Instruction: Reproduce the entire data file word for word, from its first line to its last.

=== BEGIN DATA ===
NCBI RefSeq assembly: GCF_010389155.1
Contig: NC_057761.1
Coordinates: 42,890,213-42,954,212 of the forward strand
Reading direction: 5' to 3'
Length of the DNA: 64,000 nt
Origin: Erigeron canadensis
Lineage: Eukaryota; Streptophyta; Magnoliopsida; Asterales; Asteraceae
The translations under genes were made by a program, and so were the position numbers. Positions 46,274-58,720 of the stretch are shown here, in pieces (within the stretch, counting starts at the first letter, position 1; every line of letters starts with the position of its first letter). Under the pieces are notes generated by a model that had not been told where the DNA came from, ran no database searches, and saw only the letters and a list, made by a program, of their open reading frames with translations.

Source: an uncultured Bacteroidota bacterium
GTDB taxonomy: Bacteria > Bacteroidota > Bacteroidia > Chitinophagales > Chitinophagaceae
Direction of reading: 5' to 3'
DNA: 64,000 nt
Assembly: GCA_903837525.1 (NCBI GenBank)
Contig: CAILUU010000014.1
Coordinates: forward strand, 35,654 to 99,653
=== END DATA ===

NCBI RefSeq assembly: GCF_010389155.1
Contig: NC_057761.1
Coordinates: 42,890,213-42,954,212 of the forward strand
Reading direction: 5' to 3'
Length of the DNA: 64,000 nt
Origin: Erigeron canadensis
Lineage: Eukaryota; Streptophyta; Magnoliopsida; Asterales; Asteraceae
The translations under genes were made by a program, and so were the position numbers. Positions 46,274-58,720 of the stretch are shown here, in pieces (within the stretch, counting starts at the first letter, position 1; every line of letters starts with the position of its first letter). Under the pieces are notes generated by a model that had not been told where the DNA came from, ran no database searches, and saw only the letters and a list, made by a program, of their open reading frames with translations.

Source: an uncultured Bacteroidota bacterium
GTDB taxonomy: Bacteria > Bacteroidota > Bacteroidia > Chitinophagales > Chitinophagaceae
Direction of reading: 5' to 3'
DNA: 64,000 nt
Assembly: GCA_903837525.1 (NCBI GenBank)
Contig: CAILUU010000014.1
Coordinates: forward strand, 35,654 to 99,653